JACKSON, Miss. — Mississippi Gov. Tate Reeves says the state cannot afford $100 per week the state is being asked to pay to bolster unemployment payments during the coronavirus pandemic.
However, the Republican governor is praising President Donald Trump for proposing that states provide the money.
The federal government’s $600-a-week jobless benefit supplement recently expired. That prompted Trump on Saturday to bypass the nation’s lawmakers and claim the authority to replace the expired benefit with a lower amount, with the federal government paying $300 a week and the states paying $100 a week. Critics question the validity of the order.
Reeves says Mississippi had $706 million in its unemployment trust fund in early March. Last week, the fund had $489 million. That included $181 million that came from the federal government through a coronavirus relief act.
Mississippi is currently spending about $22 million a week from its unemployment trust fund, and the Trump proposal would double the state’s weekly expense, Reeves says. He adds that would drain Mississippi’s unemployment trust fund in about 10 weeks.
The state has reported 68,293 confirmed cases of COVID-19 and 1,944 deaths.
BEIRUT — Lebanon has registered a new record of coronavirus cases and deaths as the number of patients increase in the country that had a deadly explosion last week.
Cases in Lebanon have been increasing since early July when Beirut’s international airport was re-opened and a lockdown was eased.
The health ministry on Tuesday say 307 people tested positive, raising the total registered cases to 7,121 since the first case was reported in late February. The ministry reported seven new deaths, raising the confirmed total to 87.
Dr. Firas Abiad, director general of Rafik Hariri University Hospital, told The Associated Press last week that the number of cases is expected to rise in the coming days following the Aug. 4, explosion that killed and wounded thousands of people. He says crowding in hospitals, where thousands of wounded were rushed would raise the numbers.
MADRID — The regional government in Spain’s Canary Islands says more than 85% of new coronavirus infections detected during the past week were among people under 30 years old.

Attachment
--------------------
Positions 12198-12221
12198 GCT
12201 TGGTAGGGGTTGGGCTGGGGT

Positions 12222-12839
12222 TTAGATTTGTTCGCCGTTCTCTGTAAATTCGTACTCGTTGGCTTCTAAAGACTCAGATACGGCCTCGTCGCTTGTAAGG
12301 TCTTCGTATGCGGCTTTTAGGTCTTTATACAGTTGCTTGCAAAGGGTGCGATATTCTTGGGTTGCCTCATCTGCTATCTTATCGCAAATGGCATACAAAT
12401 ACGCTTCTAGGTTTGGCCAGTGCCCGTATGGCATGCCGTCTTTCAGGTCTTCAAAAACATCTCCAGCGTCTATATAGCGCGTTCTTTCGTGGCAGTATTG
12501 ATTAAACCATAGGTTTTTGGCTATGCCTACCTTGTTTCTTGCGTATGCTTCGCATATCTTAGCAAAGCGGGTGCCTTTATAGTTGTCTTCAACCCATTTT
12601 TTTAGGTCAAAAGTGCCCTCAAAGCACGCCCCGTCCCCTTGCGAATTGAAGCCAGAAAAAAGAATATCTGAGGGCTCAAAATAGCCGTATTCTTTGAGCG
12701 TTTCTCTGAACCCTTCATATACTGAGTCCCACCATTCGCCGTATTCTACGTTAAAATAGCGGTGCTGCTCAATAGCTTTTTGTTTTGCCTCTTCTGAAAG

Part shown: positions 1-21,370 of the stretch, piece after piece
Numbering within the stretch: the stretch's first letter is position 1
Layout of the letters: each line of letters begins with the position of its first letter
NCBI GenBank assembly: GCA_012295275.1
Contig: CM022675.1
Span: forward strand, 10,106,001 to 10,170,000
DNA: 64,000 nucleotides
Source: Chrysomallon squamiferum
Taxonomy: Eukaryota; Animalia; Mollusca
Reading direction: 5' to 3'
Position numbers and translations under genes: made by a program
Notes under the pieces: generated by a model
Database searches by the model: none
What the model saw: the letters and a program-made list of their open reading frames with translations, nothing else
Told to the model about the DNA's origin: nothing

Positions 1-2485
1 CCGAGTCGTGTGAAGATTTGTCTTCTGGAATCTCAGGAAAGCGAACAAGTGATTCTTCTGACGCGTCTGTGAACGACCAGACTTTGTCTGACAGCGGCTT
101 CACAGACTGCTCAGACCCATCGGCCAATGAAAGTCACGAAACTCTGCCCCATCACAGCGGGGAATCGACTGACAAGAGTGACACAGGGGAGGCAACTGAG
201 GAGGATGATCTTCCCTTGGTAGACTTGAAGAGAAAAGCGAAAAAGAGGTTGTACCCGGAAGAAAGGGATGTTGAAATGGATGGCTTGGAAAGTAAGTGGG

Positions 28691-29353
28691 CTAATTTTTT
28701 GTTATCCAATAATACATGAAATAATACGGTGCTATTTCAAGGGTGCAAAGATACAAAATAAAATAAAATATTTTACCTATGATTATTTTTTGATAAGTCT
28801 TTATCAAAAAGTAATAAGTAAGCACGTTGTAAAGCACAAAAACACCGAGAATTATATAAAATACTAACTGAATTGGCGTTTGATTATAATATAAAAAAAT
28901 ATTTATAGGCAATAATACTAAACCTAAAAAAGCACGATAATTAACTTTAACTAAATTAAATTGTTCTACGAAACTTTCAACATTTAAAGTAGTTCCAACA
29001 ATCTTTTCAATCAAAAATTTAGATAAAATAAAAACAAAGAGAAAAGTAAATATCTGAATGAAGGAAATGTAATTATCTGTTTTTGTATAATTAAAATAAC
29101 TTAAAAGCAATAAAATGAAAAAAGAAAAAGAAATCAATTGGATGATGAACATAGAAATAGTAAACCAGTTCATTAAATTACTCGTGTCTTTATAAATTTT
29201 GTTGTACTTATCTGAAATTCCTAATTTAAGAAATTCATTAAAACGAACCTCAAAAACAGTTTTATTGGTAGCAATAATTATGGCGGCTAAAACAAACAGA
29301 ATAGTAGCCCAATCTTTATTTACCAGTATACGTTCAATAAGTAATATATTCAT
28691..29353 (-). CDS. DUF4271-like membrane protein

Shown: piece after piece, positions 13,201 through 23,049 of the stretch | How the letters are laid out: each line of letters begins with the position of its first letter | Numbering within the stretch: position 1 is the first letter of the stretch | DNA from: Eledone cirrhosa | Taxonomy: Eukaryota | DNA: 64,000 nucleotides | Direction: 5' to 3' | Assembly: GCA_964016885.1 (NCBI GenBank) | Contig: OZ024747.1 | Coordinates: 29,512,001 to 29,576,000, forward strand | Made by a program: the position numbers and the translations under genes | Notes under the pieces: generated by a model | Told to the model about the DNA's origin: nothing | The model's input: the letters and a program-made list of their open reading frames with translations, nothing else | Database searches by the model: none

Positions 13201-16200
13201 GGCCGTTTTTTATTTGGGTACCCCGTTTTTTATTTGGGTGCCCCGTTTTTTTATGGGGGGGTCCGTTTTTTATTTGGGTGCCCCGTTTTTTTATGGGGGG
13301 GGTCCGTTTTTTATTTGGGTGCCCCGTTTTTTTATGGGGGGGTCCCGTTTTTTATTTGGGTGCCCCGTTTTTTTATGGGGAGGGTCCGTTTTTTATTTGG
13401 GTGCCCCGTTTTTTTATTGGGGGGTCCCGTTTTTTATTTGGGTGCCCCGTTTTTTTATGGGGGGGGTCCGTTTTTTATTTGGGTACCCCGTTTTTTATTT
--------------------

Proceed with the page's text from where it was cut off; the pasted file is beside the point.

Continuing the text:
Regional health chief Blas Trujillo says the new COVID-19 cases resulted from leisure time and family get-togethers without social distancing.
He says the constant appearance of new cases — 85 in the previous 24 hours — could bring a return to an economically damaging lockdown.
Even though most young people were asymptomatic, contact tracing requirements overload the health system and the colleagues of those testing positive have to stay at home.
MILAN — Italy’s new cases of coronavirus increased 412 on Tuesday.
Sicily had the highest number with 89 after 64 migrants tested positive at a screening center. That brings to 73 the number of migrants in the Pozzallo center who are currently positive for the virus.
After weeks of new cases averaging in in the 200-300 range, confirmed new infections have spiked up as more people travel for summer, with people returning from beach vacations abroad testing positive as well as seasonal workers.
Italy’s total cases have reached more than 251,000. Six more deaths were reported Tuesday, with total confirmed deaths at more than 35,000.
Miami — Florida is reporting a daily record of 276 new deaths from the coronavirus, raising total confirmed deaths in the state to 8,685.
The state’s health department reported about 5,800 cases on Tuesday.
The new deaths bring Florida’s seven-day average in daily reported deaths to 165 — down from a high of 185 a week ago. Texas averaged 210 deaths in the past week.
The number of patients treated in Florida hospitals for the coronavirus stands at 6,729, down nearly 30 percent from highs of 9,500 last month.
LOUISVILLE, Ky. — A Kentucky congressman says he has tested positive for coronavirus antibodies and plans to donate his plasma.
The Courier-Journal reports Republican U.S. Rep. Thomas Massie made the comments last week on the radio show of political commentator Glenn Beck. Massie said he took a coronavirus test and an antibodies test at the end of July and received a positive result for the latter.
At least 11 members of Congress are known to have tested positive for the coronavirus.
Massie told Beck he is “convinced” he had the virus in January and described being sick with a fever, sore throat and low energy.
MEXICO CITY — Mexico’s foreign affairs minister says the government has agreements with three companies to carry out advanced clinical trials for potential coronavirus vaccines in Mexico this fall.
Secretary Marcelo Ebrard saysMexico had memoranda of understanding with Janssen Pharmaceuticals of the United States and the Chinese companies Cansino Biologics and Walvax Biotechnology. He says the agreements would guarantee Mexico’s access to a vaccine if they prove successful.